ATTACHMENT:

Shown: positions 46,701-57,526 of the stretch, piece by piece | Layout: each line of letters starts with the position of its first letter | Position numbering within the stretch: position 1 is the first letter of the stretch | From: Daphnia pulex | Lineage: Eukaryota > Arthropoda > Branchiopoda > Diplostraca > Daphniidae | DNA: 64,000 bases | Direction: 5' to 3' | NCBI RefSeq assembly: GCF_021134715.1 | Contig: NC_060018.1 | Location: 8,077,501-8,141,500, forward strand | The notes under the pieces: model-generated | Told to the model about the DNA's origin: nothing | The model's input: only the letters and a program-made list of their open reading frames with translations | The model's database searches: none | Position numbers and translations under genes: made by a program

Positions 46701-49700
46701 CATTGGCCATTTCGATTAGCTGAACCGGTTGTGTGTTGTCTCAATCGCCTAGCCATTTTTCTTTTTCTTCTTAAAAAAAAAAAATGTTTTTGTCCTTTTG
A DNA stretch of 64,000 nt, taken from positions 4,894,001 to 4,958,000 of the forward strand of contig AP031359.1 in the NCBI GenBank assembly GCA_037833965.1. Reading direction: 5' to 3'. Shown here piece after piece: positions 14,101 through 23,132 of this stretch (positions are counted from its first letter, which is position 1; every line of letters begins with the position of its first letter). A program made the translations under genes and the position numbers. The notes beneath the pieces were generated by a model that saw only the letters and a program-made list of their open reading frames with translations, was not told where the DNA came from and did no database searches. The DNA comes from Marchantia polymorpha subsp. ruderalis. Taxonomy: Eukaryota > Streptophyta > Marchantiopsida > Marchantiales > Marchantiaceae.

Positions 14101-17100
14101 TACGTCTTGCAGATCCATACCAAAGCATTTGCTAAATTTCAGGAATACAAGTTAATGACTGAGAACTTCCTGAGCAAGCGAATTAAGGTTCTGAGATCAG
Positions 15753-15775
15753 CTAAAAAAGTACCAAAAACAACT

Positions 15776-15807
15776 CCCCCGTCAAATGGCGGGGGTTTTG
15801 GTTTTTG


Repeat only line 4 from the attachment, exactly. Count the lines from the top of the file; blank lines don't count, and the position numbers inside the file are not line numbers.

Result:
A DNA stretch of 64,000 nt, taken from positions 4,894,001 to 4,958,000 of the forward strand of contig AP031359.1 in the NCBI GenBank assembly GCA_037833965.1. Reading direction: 5' to 3'. Shown here piece after piece: positions 14,101 through 23,132 of this stretch (positions are counted from its first letter, which is position 1; every line of letters begins with the position of its first letter). A program made the translations under genes and the position numbers. The notes beneath the pieces were generated by a model that saw only the letters and a program-made list of their open reading frames with translations, was not told where the DNA came from and did no database searches. The DNA comes from Marchantia polymorpha subsp. ruderalis. Taxonomy: Eukaryota > Streptophyta > Marchantiopsida > Marchantiales > Marchantiaceae.